The history of the Elliott Ranch begins with the emigration of John and Eliza Jane Elliott from Ireland, about 1880. John had been raised in a large family that was engaged in raising and grazing cattle in somewhat rocky, hilly country in County Fermanagh, in what is now known as Northern Ireland. The Elliotts came to the Sacramento area because there were Elliott cousins living there.

Some family members remember hearing that John Elliott sold some sheep and thereby made some money, but little is known of the family until they were in Franklin and operating a butcher shop in 1890. According to Walter Castello, who provided much of the Elliott family information, his grandmother was capable of butchering an animal, but it was likely that she did not have much time to help in the shop. Their first child was born in 1881 and their sixth and last child was born in 1890.

Blanche Elliott , John and Eliza’s daughter who was born in 1887, was married to Walter Castello. They were the parents of Elliott and John Castello. She remembered growing up in Franklin, and that they had the first bathtub in Franklin. She also told how she cried and cried over losing her playmates when the family moved two and a half miles north on Franklin Boulevard to their new house on the Elliott Ranch. It is this house that was known for many years as the “ranchhouse” of the Elliott Ranch. Blanche did have a new friend, Bess Ehrhardt, from the Henry Ehrhardt family across the road at the place known today as Valley Hi Country Club.

It is not known how much land was owned by the Elliotts at the time they moved to the ranch “headquarters”, as a survey map of the whole ranch called it in 1929. The group of buildings was in the far northeast corner of the 5,000-acre, block of land that had been acquired prior to John Elliott’s death in 1925. From the profits of buying, fattening, and selling cattle, adjacent land was purchased as it became available. The ranch was cross-fenced into different fields, and some of them were referred to by their former names (e.g., Jacob’s Ranch).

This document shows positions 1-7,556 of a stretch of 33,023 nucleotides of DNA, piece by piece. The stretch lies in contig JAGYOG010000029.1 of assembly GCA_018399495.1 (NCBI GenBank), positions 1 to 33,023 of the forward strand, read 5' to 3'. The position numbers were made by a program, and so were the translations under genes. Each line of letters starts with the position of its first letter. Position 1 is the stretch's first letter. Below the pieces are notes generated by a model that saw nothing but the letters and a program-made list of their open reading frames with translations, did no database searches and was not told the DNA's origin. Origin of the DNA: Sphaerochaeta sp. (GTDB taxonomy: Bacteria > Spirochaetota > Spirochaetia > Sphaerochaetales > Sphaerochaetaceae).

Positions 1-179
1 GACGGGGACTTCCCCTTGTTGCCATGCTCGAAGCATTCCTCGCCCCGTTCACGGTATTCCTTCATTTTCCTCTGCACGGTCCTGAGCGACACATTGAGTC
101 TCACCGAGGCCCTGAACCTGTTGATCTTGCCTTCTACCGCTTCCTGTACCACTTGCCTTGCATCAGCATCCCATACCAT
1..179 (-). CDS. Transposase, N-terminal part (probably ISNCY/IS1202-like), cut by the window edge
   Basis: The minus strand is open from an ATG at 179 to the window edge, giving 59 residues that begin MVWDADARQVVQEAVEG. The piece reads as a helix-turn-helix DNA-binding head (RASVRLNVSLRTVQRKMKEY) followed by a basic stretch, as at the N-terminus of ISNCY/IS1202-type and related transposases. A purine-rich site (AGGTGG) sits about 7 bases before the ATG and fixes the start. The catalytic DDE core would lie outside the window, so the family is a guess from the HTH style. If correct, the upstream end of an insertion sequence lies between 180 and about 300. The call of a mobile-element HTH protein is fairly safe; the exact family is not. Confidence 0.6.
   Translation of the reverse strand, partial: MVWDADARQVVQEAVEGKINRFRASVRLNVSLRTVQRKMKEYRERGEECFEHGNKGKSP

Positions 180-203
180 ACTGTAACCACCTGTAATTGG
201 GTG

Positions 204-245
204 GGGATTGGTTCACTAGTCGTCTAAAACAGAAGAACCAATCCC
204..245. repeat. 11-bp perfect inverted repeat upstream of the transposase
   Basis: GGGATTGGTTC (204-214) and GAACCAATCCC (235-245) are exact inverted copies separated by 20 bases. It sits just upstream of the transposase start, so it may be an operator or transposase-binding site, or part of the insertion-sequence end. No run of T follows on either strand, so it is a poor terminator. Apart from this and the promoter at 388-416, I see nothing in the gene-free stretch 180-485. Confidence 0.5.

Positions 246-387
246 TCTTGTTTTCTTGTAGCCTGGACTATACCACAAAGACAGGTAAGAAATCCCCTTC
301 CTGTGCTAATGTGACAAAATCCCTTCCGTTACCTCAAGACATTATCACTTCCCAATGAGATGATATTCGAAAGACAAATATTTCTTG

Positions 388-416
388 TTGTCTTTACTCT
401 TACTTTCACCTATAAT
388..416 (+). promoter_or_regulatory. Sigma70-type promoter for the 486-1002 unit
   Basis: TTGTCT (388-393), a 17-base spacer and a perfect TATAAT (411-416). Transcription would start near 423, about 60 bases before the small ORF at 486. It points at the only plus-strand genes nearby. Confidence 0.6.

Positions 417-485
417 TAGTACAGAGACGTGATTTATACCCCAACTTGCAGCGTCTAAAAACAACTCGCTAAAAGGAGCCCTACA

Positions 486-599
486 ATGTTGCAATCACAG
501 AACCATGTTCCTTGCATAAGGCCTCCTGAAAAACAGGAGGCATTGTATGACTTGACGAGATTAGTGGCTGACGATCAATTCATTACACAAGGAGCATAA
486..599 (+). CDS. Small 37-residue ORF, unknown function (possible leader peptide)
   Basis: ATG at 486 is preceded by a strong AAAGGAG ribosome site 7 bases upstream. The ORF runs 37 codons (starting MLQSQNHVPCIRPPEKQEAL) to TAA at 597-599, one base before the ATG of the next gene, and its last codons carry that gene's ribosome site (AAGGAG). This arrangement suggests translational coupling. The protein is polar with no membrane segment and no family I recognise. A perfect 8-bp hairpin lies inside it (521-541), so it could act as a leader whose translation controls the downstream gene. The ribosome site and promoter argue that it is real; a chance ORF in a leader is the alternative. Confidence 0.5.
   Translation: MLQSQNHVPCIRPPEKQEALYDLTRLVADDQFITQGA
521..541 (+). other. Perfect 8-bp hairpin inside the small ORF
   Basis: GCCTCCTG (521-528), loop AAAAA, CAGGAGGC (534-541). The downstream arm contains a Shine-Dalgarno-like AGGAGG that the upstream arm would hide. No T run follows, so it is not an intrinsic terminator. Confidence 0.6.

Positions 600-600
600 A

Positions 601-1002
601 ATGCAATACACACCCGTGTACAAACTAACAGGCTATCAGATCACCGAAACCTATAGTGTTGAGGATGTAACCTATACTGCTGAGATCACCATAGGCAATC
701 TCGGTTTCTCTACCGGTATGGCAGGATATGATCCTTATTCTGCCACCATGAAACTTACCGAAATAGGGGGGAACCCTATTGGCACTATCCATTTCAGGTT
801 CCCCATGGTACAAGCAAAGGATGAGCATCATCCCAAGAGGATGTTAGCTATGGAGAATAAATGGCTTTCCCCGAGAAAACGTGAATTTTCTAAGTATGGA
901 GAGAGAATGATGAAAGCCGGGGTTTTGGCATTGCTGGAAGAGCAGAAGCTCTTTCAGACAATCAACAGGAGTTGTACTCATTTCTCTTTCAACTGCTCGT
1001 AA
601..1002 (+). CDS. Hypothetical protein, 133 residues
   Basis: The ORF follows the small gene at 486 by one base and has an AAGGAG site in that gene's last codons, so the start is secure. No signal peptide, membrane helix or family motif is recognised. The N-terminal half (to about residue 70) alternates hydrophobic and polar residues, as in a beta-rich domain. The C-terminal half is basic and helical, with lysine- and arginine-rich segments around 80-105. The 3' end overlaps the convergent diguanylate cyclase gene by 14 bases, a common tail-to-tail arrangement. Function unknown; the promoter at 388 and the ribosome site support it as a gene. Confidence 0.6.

The whole cluster of buildings included, in addition to the ranchhouse, two barns (one primarily for hay for horses, saddles and bridles and saddle pads, buggies, then trucks, a line of mangers for tethering several horses at once and another barn for hay storage), a shed with a tool bench, chicken house, slaughterhouse
with hoist for hauling up a carcass to butcher it. There were corrals with scales, a pen for weighing several cattle at once and including chutes leading to a “squeezer” that held cattle for branding or spraying or for loading them up a ramp to truck-loading level. Near the main house was a tank house for water supply and a bunkhouse for “hired help” and a car garage and gas pump.

The original ranchhouse was of turn-of-the-century style, two-storied, high-ceilinged, wooden construction, and white. It faced the road, with about 150 feet of lawn running down to the road that had earlier been alfalfa. The house was flanked by large oak trees, and the other buildings that stretched off in a westerly direction, were also guarded by the large oaks. The whole scene was one that was repeated on ranches up and down the Central Valley – though they disappeared when urban expansion came near.

The Elliott ranchhouse was set afire by an electrical short on a dry, windy day in October of 1929. The house was completely destroyed, but the nearby buildings were saved. A World War I style stucco house that had been built for Albert Elliott, who had died of the flu in 1920, was moved a half mile to replace the ranchhouse.

During at least its last quarter-century the Elliott Ranch was primarily engaged in buying so-called “longyearlings” (steers over one year old) in the fall and pasturing them for about nine months and then selling them, fattened near the beginning of summer. Essentially, they marketed the cattle’s growth and the gain from nutrients of the natural pasturage. About 160 acres of land at the far west of the ranch was under irrigation, using water from the canal at the western border of the ranch. These acres were planted with a mixture of clover, rye grass, and other grasses, but most of the ranch was dependent upon the growth from the annual weather cycle. In one disastrous drought year in the 1930s, the family had to buy cottonseed cake as additional food for the cattle, a necessity that was financially disastrous.

Until around World War II, cattle fattened on the grass of the Elliott Ranch yielded such high-quality meat that they could be sent directly to packinghouses and then to supermarket retail stores. But as the tastes of the consumers changed, and people wanted more tender beef, cattle were sent from the ranch to feedlots.